I might be misunderstanding your question, but I certainly think that one of the goals of judging is to accurately rank gymnasts. A logical consequence of that would be to compare routines and scores to make sure that they are being ranked appropriately. Referring to previous routines and to the highest scores in the session also helps to keep scores consistent throughout the session.
A mom told me that her daughter got a low score on beam last week. She told me she did a great job, but only scored 8.6. She was told that since her daughter was the first on the beam that day, that the judges tend to give a lower score on the first girl, so they have some type of guideline to follow with the other girls. I hope I'm making sense ..LOL.
Yes and no. I see no reason to punish the first gymnast if she does a great routine. That being said, the first routines provide a good comparison for the following routines. If the following routines are better, then they should score higher. If they are worse, then they should score lower. If the judges are accurately ranking the gymnasts and the first score truly was low, then the other scores should also be lower (and vice versa if the first score was high). Judges really don't have a conspiracy to lowball the first routines.
I can't speak for everyone, but when a coach sets the line-up for each event, they usually have their best gymnasts on each event going last. This could certainly account for why the scores can be higher at the end of a rotation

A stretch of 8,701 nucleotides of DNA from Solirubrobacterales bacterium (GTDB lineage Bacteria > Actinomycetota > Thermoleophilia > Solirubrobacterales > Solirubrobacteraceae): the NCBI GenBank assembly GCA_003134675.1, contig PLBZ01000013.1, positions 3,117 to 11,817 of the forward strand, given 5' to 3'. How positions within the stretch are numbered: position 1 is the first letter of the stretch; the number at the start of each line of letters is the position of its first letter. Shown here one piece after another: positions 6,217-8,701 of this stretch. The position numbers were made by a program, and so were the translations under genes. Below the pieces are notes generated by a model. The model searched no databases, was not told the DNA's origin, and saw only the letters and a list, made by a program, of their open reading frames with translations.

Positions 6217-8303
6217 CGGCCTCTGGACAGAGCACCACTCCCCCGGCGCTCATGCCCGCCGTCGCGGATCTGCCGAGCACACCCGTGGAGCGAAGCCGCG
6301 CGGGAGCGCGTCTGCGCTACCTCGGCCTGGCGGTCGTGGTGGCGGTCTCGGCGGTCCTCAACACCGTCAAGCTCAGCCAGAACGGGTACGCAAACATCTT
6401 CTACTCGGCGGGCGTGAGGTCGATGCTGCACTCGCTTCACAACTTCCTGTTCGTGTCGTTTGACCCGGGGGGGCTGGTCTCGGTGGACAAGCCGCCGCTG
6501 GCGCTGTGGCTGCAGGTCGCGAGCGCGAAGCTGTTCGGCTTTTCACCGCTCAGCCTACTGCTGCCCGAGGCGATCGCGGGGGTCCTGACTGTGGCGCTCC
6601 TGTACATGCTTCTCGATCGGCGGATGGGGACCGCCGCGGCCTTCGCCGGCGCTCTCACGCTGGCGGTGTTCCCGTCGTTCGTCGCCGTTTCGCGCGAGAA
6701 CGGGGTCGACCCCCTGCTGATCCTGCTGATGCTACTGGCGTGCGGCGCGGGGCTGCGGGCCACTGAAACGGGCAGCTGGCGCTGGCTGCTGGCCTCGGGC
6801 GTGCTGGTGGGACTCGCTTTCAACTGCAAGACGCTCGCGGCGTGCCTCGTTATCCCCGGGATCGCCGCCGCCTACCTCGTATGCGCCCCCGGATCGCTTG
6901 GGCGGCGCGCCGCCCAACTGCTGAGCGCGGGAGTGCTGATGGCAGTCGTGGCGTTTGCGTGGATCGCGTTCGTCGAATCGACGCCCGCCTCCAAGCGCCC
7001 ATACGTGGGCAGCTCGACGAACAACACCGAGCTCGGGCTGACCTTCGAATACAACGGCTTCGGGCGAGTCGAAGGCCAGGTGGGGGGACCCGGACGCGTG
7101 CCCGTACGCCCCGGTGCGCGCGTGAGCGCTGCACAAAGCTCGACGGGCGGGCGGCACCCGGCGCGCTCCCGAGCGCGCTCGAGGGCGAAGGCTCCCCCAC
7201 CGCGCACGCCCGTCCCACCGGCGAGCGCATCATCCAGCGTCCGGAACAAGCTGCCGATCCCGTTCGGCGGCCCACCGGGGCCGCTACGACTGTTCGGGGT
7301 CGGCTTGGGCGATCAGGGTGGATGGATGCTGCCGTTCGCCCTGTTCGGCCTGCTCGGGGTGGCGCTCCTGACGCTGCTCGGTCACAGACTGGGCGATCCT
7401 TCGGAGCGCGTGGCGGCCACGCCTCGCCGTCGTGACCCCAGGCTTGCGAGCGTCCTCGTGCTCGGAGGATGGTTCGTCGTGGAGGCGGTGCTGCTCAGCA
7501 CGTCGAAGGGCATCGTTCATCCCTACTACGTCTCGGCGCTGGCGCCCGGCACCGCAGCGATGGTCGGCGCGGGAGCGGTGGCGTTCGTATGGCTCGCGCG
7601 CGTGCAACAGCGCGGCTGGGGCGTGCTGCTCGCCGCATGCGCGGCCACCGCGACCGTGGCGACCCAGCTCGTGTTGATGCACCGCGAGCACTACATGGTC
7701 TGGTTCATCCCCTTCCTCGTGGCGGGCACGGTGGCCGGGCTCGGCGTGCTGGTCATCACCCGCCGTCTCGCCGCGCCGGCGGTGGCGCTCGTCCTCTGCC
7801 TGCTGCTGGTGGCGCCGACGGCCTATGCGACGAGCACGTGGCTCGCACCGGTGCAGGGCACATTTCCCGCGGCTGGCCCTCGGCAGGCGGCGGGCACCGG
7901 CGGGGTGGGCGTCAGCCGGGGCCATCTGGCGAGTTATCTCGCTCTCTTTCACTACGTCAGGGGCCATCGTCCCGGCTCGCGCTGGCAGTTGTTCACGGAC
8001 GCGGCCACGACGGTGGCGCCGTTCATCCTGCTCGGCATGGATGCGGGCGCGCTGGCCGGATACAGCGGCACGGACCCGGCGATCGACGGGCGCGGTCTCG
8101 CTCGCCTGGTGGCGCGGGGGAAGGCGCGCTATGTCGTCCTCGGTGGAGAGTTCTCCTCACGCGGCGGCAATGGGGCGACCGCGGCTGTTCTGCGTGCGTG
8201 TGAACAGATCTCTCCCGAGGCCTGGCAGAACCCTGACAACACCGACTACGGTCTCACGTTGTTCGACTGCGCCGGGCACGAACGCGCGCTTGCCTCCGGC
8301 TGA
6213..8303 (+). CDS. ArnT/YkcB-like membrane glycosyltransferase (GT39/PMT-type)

I find judging to be rather formulaic. I write down what skills a girl does and the deductions and at the end I add up difficulty, event requirements, etc. Deductions and composition is very subjective, but routines go quickly and I don't have enough time to be thinking "oh, this is the first girl up, I should deduct more for that bent leg."
There was one meet that I watched (I wasn't judging this one) where a girl had a perfect bar routine. It was close to the end of the meet, and I would have given it a 10 because there were no deductions and I knew it was the best routine of the day. Had she been in the first rotation, I maybe would have given a 9.9 just because I didn't know if there would be a better routine. But a 9.9 would then have been the highest score of the day. The 0.1 deduction would have come from the composition category, and I would have had to stick with that high standard for the rest of the meet.
I agree with KBT. For the most part (there are always exceptions) judges try to rank the gymnasts. They often will jot scores down on the rotation orders in order to remind themselves of the previous scores given and to help determine where gymnasts' scores should fall. I think that helps keep consistency.
As for the first gymnast scoring lower, I do have to agree with that. It's not that the judge doesn't want to give the gymnast a high score, but if a judge throws a 9.7 out on the first routine, there's not much wiggle room if someone better comes along. So, in my opinion and from my experience over the past ten years, the scores often do start off a little lower.
Yes, I agree with all of these. I know that I hated going first, sometimes our coaches would put the best girls first, but that rarely happened. I remember one meet I didn't have a very good bars routine, but still got a 9.4 because the judge had started out scoring too high.
I too am a judge, and I have never come across this. I score each girl on her own individual merit. Gymnastics judging should not be relative, there are set deductions to be taken. If you judge correctly then a girl should get the same score she would have gotten regardless of when she competes.
In Australia we have rules in our comp that the same girl can't go 1st more than once in any rotation. For example say you have 8 girls on a rotation for vault, then when they go to bars the girl who was 1st on vault goes to the bottom of the list and competes last, then on beam then next girl goes to the bottom and so on. So coaches can't manipulate the starting order and all will go first an equal amount of the time.